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Outstanding illustrator

TESTIMONIAL BY DR. NAPOLI

“Mrs. Lilly Lowenstein drew next to the patients, even during surgeries, and sometimes she would take pictures first. She was a modest and humble person; I recall seeing her talking to the aides in the corridor”.

Manlio Mario Marco Napoli, Professor Emeritus of USP’s School of Medicine, and who studied Medicine from 1941 to 1946, says; “My interaction with Mrs. Lowenstein happened from 1941 onward. I had heard of an outstanding illustrator and remember that she worked a lot with Carlos da Silva Lacaz, in Tropical Diseases, and Sebastião de Almeida Prado Sampaio, in Dermatology. I remember seeing her with the drawing board drawing. She was famous and she must have illustrated hundreds of theses. Her illustrations highlighted the theses. The illustration has the advantage of being a document with important details and it was much more real than a photograph that was not able to achieve the same result. Her prestige was extraordinary. She was artistically gifted. Documentation is the most important thing in Medicine. Regardless of our description, it is never like the drawing that speaks and portrays. She and her work inspired a lot of respect and she acquired a following at the School of Medicine. Mrs. Lowenstein used to draw next to the patients, including during surgeries, and would sometimes begin by taking photographs. She was a modest and humble person, I recall seeing her talking to the aides in the corridor”.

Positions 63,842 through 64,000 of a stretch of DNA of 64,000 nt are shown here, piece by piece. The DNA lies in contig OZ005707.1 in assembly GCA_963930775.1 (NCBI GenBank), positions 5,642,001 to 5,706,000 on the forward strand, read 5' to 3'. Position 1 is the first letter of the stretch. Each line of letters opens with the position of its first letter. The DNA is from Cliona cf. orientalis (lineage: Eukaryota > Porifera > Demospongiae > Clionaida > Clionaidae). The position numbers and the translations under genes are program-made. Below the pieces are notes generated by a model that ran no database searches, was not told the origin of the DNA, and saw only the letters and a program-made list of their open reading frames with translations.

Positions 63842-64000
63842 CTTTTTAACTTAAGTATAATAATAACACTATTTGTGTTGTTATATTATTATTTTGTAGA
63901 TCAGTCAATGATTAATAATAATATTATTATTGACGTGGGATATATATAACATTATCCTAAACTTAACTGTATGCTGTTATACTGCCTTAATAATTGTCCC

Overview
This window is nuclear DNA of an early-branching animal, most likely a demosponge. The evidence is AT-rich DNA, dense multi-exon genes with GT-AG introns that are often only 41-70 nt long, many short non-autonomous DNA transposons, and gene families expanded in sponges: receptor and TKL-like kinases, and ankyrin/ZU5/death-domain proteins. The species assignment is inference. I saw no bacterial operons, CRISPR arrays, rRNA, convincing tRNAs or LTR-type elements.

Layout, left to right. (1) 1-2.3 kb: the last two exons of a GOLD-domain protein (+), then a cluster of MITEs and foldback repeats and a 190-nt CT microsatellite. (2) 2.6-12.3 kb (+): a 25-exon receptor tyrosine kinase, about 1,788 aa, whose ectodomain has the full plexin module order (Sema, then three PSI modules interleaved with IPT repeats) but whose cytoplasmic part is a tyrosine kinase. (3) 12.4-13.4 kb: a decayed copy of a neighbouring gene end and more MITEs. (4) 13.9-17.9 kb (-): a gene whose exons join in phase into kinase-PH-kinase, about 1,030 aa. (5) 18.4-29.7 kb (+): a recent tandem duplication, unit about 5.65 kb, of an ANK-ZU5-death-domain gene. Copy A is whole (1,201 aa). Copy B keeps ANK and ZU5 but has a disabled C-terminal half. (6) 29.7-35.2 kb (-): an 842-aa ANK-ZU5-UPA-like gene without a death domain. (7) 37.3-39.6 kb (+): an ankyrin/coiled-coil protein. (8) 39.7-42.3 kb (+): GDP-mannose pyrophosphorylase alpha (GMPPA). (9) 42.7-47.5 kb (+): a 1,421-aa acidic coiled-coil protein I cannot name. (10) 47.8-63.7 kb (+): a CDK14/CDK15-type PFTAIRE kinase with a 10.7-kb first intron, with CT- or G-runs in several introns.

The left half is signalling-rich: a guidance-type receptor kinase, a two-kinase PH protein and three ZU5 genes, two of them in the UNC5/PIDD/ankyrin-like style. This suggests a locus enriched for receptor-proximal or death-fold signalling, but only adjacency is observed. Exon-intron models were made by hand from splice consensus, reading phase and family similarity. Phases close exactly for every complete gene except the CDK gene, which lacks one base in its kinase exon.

Lilly Ebstein Lowenstein (1897-1966) led a life between science and art, drawing and taking photographs in the fields of Medicine and Zoology. In her work, Lilly combined her technical knowledge of photography and drawing, the study of the sciences and a remarkable talent for aesthetics. She was born in Germany and studied at the Lette-Verein School in Berlin from 1911 to 1914. In 1925, she immigrated with her husband and two children to São Paulo. In 1926, she became an illustrator and photomicrographer at the Illustration and Photography Department at the School of Medicine (USP, as of 1934), which she headed for thirty years after 1932. Lilly collaborated at Instituto Biológico de Defesa Agrícola e Animal (the Biological Institute for the Defense of Agriculture and Animals), from 1930 to 1935, namely in the Avian Pathology Department. A life with art dedicated to the research and dissemination of science.